The tool we used, ISIS, is a free, specialized, digital image processing software package developed by the USGS for NASA. It is able to process data from NASA and International spacecraft missions including HiRISE. With applications in ISIS, we could follow the whole process presented here.
Now, we are able to grab position information of any point. By getting the central points of HiRISE images, we have the distribution of them in a polar view. By drawing the images’ outlines, we show the overlap of different HiRISE images, which were taken at different periods. Study on a point in the overlap region will give the time evolution of it.
We can use these data to study fans with frost, which are common in early spring. The latest hypothesis is that the blue color is caused by a change in the structure of the ice caused the the fan particles sinking into the ice. Yet there is little evidence of it.
Firstly we need to review certain amount of cutouts with frost in it. The review pool is the cutouts tagged as ‘frost’ or ‘blue’… in Planet Four Talk. Though they are not all the cutouts with frost, but there are still a large amount and might contribute to revealing secrets of frost fans.
Next, we combined several types of frost fans together and took a clearer look at how the locations of frost relative to fans change. We found that frosts only appear very early and then nearly all of them become outside of fans later.
Only point B is presented since it has beautiful overlap. The table shows how the type of frost fans changes over time. Font color represents the typical color of frost or fans at corresponding time. This series of pictures are of the same region. At the very beginning, nothing’s there. Gradually, we can see some dark blue stuff appear around the vents. They then expand to the outside and become bright blue. After that they begin to disappear, and the whole surface becomes white soon, with dark cores left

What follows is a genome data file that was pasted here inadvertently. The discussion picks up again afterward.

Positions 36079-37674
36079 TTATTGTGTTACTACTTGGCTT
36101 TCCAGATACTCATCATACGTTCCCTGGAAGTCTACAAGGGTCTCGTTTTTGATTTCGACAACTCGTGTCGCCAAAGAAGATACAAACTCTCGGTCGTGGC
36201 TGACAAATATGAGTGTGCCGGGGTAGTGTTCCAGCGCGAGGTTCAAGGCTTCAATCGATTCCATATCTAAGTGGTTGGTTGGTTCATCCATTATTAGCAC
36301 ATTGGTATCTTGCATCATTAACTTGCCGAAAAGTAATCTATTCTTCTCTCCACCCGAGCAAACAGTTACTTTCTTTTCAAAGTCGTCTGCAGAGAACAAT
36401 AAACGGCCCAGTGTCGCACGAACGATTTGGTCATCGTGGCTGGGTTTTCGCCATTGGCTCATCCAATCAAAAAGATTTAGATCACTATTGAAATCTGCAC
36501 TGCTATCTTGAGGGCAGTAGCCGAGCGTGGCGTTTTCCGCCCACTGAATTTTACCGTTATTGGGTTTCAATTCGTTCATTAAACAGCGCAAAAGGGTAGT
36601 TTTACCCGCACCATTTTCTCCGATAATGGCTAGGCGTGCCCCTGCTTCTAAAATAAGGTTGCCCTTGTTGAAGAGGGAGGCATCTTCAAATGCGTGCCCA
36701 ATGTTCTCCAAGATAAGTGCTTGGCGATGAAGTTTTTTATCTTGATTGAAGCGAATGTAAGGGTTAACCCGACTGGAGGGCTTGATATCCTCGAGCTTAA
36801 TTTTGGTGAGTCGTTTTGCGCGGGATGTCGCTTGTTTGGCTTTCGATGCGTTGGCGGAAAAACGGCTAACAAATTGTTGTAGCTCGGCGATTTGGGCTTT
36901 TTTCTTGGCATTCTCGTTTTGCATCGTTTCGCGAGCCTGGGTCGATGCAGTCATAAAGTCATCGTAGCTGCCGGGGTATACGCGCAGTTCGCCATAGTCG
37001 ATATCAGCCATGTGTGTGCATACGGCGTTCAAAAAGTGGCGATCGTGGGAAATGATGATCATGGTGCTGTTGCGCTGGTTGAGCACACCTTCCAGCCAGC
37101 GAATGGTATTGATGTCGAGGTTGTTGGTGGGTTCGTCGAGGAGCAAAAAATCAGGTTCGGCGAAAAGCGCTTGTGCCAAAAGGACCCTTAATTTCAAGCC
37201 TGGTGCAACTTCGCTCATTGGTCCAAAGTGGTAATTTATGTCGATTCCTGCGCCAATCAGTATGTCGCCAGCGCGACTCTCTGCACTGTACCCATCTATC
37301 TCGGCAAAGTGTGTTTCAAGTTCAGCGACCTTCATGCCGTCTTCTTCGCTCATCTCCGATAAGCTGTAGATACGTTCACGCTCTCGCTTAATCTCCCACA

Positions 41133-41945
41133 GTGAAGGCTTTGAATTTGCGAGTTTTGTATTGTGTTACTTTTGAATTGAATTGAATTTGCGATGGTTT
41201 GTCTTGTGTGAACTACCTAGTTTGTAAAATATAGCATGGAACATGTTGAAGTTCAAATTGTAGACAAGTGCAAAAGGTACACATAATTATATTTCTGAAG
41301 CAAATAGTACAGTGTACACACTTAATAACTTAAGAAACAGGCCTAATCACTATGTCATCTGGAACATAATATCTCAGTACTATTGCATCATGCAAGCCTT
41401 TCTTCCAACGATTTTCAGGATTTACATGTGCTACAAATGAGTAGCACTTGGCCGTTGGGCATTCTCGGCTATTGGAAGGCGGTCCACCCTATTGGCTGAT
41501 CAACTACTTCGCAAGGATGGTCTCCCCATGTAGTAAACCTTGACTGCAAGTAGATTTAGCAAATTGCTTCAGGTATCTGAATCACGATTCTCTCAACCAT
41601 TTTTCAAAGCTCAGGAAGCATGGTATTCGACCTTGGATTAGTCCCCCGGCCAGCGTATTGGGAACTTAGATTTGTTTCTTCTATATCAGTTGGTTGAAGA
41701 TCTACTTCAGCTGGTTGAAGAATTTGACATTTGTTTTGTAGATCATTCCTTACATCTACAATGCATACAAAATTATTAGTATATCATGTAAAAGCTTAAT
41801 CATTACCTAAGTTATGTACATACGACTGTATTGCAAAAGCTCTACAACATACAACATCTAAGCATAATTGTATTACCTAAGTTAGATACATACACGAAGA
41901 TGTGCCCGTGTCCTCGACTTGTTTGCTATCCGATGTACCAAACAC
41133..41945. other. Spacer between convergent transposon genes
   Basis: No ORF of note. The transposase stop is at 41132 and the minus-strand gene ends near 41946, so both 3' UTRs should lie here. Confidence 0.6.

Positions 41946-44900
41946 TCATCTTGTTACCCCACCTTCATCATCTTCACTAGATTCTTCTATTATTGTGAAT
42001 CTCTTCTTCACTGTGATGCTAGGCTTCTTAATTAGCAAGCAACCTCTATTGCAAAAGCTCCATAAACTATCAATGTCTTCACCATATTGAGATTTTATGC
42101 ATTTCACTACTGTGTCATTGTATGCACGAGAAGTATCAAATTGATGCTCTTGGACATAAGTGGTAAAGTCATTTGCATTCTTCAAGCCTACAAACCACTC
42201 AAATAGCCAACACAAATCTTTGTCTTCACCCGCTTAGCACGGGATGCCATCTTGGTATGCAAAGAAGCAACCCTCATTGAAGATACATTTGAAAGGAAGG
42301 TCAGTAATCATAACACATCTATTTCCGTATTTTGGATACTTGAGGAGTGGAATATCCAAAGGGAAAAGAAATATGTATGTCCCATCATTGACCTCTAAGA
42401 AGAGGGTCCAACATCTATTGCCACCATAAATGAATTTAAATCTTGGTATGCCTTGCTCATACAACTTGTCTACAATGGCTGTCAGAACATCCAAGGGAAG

Another series show the similar process. Actually, we observe such process not just in B region. So we might have a general idea of frost evolution, as the slide shows. Interesting ‘dark rings’ are observed after frosts disappear in some places. It is the first time we see such features.
A month ago, we asked for your help to decide which bit of the Martian South Pole (Inca City, Ithaca, or Manhattan) the world would see first to mark the start of the new season of HiRISE‘s South Pole monitoring campaign. A big thank you to everyone who voted in the Season 5 Sneak Peek vote, and many thanks to the HiRISE team and the Zooniverse team for their help as well.
The votes have been tallied and we have a winner. The winner is….
The breakdown in votes can be found below:
Inca City was the most popular choice. Inca City is known for its boulders. It will be exciting to see if there are already fans by the boulders after the early days of sunlight when the first HiRISE monitoring campaign image gets taken. Once the first observation of Inca City has been acquired and processed by the HiRISE team, it will be made ready for public release. We’ll let you know on the blog as soon as the Inca City observation has been made public.
This image is just a sneak peak of what is to come. We will have all of the South Pole Season 5 monitoring images to look forward to in the future on Planet Four, but in meantime while we wait for the Inca City’s first image, if you have some spare time today, mark seasonal fans and blotches to help us better understand the Martian climate at http://www.planetfour.org